OMG, the TIFG shows up at memorial services at Mar-a-lago and talks about himself, who else? https://www.vanityfair.com/news/2021/06/donald-trump-memorial-services?utm_source=twitter&mbid=social_twitter&utm_brand=vf&utm_medium=social&utm_social-type=owned

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  62. Dexter Friend said on June 11, 2021 at 3:09 am

    I am a fan of University of Michigan sports, all of the sports, and am disappointed and disgruntled and shocked at the allegations about a doctor from decades ago who was molesting athletes, and then reading these victims are saying “Bo knew.” Glenn “Bo” Schembechler was the storied coach of Wolverine football from 1969 to 1989. I was an outspoken critic of Penn State’s Coach Jerry Sandusky and Joe Paterno and also Dr. Nassar at MSU and all that horrid mess. Now the story is here, and it’s Michigan in the spotlight. I hate this shit, these crimes and alleged crimes, but it’s the modern world. The victims…I am so sorry this happened, and investigations will sort it out. Penn State survived, MSU survived…M will too. Bo is long dead and the victims are ageing. Hell of it is, there’s no statute of limitations to grief and damage.

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  63. alex said on June 11, 2021 at 8:17 am

    Dex, what is most disturbing is that Bo could have so little regard for his own minor child. He deserves to have his memory tarnished.

    Deborah, I’m still livid at the heating & AC people who put in the furnace and heat pump at our rental property. For three years we had to keep calling them back for problems that were caused by their own malfeasance and got charged for it. We ended up having to chisel a hole in the floor in order to give the condensation pump enough gravity to do its job and we were charged for the service call where we were informed that it hadn’t been installed correctly in the first place. We also had frequent difficulties when the system would switch between the furnace and heat pump and one or the other wouldn’t work. Turned out it was a defective thermostat installed at the time both units were installed. We learned this three years’ worth of service calls later. New thermostat and no problem. Just a few weeks ago the heat pump/AC wasn’t working, so I call and they tell me they’re no longer doing residential. Probably because of all of the customers they’ve burned, I’m guessing. We had another company replace some fried components in the damned thing.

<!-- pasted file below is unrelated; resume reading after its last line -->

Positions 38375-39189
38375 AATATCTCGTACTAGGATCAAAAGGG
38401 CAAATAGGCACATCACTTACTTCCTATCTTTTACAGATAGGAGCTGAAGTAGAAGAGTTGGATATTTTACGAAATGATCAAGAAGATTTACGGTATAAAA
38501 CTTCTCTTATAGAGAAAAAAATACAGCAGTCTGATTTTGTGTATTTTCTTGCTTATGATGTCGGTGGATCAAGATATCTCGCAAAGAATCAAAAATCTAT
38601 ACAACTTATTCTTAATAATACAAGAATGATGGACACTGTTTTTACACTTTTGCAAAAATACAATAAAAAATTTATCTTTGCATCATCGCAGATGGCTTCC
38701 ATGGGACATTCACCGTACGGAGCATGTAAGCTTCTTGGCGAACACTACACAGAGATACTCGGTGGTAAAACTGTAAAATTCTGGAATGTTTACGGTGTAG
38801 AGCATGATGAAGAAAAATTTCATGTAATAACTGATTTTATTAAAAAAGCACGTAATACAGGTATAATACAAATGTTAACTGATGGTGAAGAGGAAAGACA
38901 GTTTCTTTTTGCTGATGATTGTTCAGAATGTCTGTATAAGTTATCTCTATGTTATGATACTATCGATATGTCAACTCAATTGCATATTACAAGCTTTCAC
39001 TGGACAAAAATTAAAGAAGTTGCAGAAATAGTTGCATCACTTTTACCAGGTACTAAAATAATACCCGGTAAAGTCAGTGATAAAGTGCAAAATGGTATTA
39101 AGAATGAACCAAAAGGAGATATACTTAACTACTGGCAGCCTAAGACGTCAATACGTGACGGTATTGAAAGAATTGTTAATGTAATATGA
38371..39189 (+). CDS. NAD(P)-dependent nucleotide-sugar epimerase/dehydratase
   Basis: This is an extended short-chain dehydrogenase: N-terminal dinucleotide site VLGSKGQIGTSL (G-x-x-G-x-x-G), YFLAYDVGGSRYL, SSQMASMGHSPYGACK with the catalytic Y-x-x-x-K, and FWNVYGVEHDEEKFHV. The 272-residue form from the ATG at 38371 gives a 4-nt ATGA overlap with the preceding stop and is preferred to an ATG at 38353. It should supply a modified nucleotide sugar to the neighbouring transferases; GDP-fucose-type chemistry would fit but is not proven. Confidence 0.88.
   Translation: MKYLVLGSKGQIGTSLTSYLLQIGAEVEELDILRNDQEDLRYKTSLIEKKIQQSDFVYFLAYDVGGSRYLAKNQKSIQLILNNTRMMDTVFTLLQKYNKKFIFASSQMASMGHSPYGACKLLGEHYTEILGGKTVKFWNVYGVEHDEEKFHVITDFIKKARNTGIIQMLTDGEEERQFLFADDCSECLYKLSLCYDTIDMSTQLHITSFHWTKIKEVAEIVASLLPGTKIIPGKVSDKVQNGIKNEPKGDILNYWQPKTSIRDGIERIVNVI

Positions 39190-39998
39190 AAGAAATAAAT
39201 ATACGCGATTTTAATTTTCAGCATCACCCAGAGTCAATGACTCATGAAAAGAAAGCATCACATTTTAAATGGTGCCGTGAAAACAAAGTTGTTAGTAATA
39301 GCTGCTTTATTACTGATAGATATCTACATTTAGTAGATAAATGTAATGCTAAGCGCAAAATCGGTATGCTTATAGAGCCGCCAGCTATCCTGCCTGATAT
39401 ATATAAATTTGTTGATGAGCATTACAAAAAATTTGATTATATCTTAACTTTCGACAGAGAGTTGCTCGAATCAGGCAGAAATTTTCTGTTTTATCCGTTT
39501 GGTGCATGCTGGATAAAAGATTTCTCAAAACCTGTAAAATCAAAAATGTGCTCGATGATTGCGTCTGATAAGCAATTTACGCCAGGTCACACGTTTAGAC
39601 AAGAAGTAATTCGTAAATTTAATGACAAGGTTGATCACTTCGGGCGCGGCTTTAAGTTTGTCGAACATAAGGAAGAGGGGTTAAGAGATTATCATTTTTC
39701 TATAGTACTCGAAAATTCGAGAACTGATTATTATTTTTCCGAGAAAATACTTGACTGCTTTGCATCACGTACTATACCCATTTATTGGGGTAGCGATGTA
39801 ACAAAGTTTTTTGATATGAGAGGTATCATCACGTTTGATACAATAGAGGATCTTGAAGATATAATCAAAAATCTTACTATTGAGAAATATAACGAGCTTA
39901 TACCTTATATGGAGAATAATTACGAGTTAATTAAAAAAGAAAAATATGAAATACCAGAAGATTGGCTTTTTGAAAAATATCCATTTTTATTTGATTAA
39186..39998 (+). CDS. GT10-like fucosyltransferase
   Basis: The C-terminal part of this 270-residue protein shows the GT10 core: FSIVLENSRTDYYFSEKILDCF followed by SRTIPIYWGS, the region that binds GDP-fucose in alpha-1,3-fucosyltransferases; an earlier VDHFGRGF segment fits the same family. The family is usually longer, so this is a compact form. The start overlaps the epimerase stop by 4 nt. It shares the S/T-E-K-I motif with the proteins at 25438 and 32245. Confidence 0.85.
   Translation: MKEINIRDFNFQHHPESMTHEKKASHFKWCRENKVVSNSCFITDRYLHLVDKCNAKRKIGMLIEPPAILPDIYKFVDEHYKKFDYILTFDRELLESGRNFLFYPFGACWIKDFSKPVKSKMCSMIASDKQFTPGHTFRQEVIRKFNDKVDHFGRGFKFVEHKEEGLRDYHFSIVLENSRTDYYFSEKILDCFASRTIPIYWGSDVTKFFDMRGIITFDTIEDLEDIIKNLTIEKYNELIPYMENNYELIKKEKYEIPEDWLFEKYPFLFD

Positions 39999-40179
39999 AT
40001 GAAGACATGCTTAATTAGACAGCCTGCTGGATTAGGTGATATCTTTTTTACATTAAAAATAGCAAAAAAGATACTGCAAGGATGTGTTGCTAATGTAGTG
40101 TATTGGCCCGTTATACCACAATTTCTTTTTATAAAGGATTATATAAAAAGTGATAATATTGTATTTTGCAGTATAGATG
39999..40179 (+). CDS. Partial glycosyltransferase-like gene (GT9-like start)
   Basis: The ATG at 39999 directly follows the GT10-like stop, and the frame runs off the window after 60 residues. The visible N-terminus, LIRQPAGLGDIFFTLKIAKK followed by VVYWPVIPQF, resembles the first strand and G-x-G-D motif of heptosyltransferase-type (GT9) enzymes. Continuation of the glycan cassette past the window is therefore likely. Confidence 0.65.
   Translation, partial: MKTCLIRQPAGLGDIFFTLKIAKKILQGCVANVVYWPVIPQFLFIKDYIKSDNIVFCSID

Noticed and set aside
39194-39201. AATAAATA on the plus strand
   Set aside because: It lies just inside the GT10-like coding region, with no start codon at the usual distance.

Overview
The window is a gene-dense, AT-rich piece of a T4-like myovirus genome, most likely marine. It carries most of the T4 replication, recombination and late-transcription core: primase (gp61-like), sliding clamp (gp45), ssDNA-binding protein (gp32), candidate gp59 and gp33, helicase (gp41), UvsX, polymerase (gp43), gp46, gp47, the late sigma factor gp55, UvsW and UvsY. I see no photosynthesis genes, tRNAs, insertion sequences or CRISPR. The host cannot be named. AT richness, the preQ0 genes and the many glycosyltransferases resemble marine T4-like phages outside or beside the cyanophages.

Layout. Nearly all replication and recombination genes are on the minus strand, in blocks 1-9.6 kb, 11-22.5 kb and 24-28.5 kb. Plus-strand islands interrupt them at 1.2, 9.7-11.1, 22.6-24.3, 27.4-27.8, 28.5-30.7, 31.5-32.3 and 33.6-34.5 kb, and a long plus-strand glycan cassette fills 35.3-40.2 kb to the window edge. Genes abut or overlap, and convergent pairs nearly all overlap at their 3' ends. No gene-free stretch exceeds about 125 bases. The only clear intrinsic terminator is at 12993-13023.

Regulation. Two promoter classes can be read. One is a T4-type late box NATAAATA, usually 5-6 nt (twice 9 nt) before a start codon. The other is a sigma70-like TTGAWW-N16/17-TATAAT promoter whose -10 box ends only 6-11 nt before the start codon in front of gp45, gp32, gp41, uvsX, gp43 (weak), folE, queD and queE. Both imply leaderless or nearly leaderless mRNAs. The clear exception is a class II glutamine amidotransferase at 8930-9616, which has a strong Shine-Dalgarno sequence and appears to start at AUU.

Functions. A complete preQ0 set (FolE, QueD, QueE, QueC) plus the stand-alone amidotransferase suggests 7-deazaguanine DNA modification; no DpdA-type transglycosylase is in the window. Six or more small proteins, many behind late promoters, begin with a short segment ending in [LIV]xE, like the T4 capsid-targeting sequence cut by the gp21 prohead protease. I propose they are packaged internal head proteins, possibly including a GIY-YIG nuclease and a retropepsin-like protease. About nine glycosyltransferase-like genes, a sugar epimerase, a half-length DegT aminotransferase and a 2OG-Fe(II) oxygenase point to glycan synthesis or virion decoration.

It sucks being at the mercy of contractors who don’t give a shit about their work.

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  64. Dave said on June 11, 2021 at 8:43 am

    We awoke this morning to a very warm house, thermostat set on 73, but it’s 79 degrees in here right now. We’ve got a call in to the folks who installed and have maintained it. It’s Florida, so it will be warmer by the time they get here, promised later today. The man told me on the phone that they’ve been having a lot of condensers blown out lately, he blamed the electric company and power surges. We’ve got a whole house surge protector so I don’t know if that’s the problem. The condenser is under warranty so one can hope.

    Sleep, the topic of conversation here, I think that a lifetime of working like I did wrecked my sleep for life. We both tend to stay up until midnight or thereabouts. I know that the earlier I go to bed, the longer I will generally sleep, if I go to bed by 11:30, I’ll sleep at least seven hours but if I stay up longer, my sleep night becomes shorter, five or six hours. Occasionally I am pleasantly surprised by awakening and discovering that I’ve slept eight hours with no interruptions, no middle of the night bathroom trips, just sleep. My wife sleeps better than I do and she sleeps on her back, something I’ve tried and tried to do but I always wake up and turn over.

    Deborah, I too wonder why he should charge you for something that worked before he got there.